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Longman Dictionary of Contemporary English
cassava
noun
EXAMPLES FROM CORPUS
▪ Alcohol can be produced from plants such as sugar cane and cassava by fermentation and distillation.
▪ Coconuts are being scraped and the juice is squeezed on pounded taro or cassava for puddings.
▪ In response peasants cultivate bulkier but less nutritious crops, such as cassava.
▪ In the reverse direction the country received its most abundantly grown foodstuffs of today - maize and cassava.
▪ Jungle herbs and cassava root chips', was all I was told.
▪ Many farmers stopped producing cocoa altogether or switched to food crops, like maize or cassava, that fetched more reliable prices.
▪ The main cash crops were coffee, sugar cane and cotton, with cassava the domestic staple.
The Collaborative International Dictionary
Cassava

Cassava \Cas"sa*va\ (k[a^]s"s[.a]*v[.a]), n. [F. cassave, Sp. cazabe, fr. kasabi, in the language of Haiti.]

  1. (Bot.) A shrubby euphorbiaceous plant of the genus Manihot, with fleshy rootstocks yielding an edible starch; -- called also manioc.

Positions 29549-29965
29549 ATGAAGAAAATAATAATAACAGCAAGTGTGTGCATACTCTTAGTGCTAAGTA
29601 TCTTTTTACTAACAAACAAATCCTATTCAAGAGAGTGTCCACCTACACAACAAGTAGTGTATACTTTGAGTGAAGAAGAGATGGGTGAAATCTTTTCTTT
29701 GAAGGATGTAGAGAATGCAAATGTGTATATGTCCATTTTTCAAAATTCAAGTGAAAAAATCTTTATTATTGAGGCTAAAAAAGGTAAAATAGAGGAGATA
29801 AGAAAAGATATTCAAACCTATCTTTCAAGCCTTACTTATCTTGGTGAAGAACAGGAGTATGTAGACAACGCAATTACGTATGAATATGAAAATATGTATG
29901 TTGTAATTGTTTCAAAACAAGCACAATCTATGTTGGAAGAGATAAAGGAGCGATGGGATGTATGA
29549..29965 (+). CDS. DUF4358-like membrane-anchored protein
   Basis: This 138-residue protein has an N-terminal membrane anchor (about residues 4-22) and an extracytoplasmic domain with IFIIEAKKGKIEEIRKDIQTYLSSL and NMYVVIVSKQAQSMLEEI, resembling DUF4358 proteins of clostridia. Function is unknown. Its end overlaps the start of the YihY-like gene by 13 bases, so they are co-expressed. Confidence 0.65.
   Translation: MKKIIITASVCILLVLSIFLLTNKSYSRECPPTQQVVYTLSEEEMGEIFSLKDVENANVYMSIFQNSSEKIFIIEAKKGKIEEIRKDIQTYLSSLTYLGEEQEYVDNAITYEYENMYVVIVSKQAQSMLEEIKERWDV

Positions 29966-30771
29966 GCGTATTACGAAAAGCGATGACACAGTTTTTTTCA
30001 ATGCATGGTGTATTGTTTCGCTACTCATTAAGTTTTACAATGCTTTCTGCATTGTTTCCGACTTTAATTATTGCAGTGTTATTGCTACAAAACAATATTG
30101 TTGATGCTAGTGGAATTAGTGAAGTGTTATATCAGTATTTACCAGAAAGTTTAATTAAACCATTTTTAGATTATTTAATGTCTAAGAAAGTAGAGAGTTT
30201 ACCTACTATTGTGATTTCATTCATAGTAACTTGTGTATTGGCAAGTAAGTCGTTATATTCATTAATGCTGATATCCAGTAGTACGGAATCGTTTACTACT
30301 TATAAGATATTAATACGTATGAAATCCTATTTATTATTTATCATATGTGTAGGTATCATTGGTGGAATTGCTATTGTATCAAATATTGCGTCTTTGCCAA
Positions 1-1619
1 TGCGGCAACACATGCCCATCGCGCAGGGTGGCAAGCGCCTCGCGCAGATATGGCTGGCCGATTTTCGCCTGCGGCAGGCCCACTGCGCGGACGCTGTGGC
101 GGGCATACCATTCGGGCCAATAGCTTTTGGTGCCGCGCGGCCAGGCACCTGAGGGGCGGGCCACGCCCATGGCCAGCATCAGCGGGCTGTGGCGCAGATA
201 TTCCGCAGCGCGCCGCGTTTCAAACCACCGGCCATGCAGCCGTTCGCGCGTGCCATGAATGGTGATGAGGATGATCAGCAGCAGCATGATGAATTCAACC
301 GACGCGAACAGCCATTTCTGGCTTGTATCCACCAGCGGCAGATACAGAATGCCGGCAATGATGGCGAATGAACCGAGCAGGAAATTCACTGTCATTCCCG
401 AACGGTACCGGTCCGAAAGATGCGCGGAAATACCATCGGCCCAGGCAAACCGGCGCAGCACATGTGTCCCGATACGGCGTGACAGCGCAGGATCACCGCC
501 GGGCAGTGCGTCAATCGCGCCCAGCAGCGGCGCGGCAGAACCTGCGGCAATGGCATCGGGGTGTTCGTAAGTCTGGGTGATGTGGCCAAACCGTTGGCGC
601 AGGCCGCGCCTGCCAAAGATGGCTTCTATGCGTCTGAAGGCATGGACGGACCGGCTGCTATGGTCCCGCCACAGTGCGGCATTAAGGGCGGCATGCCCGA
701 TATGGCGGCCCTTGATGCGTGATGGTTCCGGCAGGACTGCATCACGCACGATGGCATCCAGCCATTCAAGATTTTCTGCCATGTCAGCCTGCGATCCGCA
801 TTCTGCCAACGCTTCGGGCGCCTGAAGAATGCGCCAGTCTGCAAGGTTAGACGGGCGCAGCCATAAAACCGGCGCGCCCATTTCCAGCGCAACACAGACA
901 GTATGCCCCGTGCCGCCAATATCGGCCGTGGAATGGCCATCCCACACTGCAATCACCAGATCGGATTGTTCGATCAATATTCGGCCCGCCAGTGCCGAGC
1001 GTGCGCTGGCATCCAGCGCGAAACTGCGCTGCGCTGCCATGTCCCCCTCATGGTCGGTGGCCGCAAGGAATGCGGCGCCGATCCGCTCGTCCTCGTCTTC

Note: There are two species, bitter and sweet, from which the cassava of commerce is prepared in the West Indies, tropical America, and Africa. The bitter ( Manihot utilissima) is the more important; this has a poisonous sap, but by grating, pressing, and baking the root the poisonous qualities are removed. The sweet ( Manihot Aipi) is used as a table vegetable.

  2. A nutritious starch obtained from the rootstocks of the cassava plant, used as food and in making tapioca.

Douglas Harper's Etymology Dictionary
cassava

1560s, from French cassave, Spanish casabe, or Portuguese cassave, from Taino (Haiti) caçabi. Earlier in English as cazabbi (1550s).

Wiktionary
cassava